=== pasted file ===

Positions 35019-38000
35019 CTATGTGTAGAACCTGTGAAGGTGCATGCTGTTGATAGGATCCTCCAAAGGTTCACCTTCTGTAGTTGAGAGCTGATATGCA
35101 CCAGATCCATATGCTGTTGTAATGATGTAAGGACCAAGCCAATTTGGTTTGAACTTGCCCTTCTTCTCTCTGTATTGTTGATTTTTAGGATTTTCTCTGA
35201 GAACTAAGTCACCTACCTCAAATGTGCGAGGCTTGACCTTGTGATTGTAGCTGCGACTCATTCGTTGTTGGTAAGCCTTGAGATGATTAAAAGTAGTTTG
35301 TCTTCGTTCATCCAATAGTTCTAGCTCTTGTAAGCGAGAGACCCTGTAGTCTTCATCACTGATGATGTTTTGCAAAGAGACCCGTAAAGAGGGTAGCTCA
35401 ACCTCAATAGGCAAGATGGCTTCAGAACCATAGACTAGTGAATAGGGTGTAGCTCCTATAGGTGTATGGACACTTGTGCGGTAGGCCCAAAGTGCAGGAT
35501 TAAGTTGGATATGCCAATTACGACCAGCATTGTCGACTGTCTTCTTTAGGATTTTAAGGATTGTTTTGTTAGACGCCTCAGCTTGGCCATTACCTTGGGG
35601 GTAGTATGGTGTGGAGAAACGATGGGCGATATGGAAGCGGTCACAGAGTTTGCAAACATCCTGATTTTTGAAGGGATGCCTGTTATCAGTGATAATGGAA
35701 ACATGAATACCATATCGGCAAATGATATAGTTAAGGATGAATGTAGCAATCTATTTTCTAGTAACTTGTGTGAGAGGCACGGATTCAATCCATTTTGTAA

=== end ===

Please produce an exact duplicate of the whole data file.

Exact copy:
Positions 35019-38000
35019 CTATGTGTAGAACCTGTGAAGGTGCATGCTGTTGATAGGATCCTCCAAAGGTTCACCTTCTGTAGTTGAGAGCTGATATGCA
35101 CCAGATCCATATGCTGTTGTAATGATGTAAGGACCAAGCCAATTTGGTTTGAACTTGCCCTTCTTCTCTCTGTATTGTTGATTTTTAGGATTTTCTCTGA
35201 GAACTAAGTCACCTACCTCAAATGTGCGAGGCTTGACCTTGTGATTGTAGCTGCGACTCATTCGTTGTTGGTAAGCCTTGAGATGATTAAAAGTAGTTTG
35301 TCTTCGTTCATCCAATAGTTCTAGCTCTTGTAAGCGAGAGACCCTGTAGTCTTCATCACTGATGATGTTTTGCAAAGAGACCCGTAAAGAGGGTAGCTCA
35401 ACCTCAATAGGCAAGATGGCTTCAGAACCATAGACTAGTGAATAGGGTGTAGCTCCTATAGGTGTATGGACACTTGTGCGGTAGGCCCAAAGTGCAGGAT
35501 TAAGTTGGATATGCCAATTACGACCAGCATTGTCGACTGTCTTCTTTAGGATTTTAAGGATTGTTTTGTTAGACGCCTCAGCTTGGCCATTACCTTGGGG
35601 GTAGTATGGTGTGGAGAAACGATGGGCGATATGGAAGCGGTCACAGAGTTTGCAAACATCCTGATTTTTGAAGGGATGCCTGTTATCAGTGATAATGGAA
35701 ACATGAATACCATATCGGCAAATGATATAGTTAAGGATGAATGTAGCAATCTATTTTCTAGTAACTTGTGTGAGAGGCACGGATTCAATCCATTTTGTAA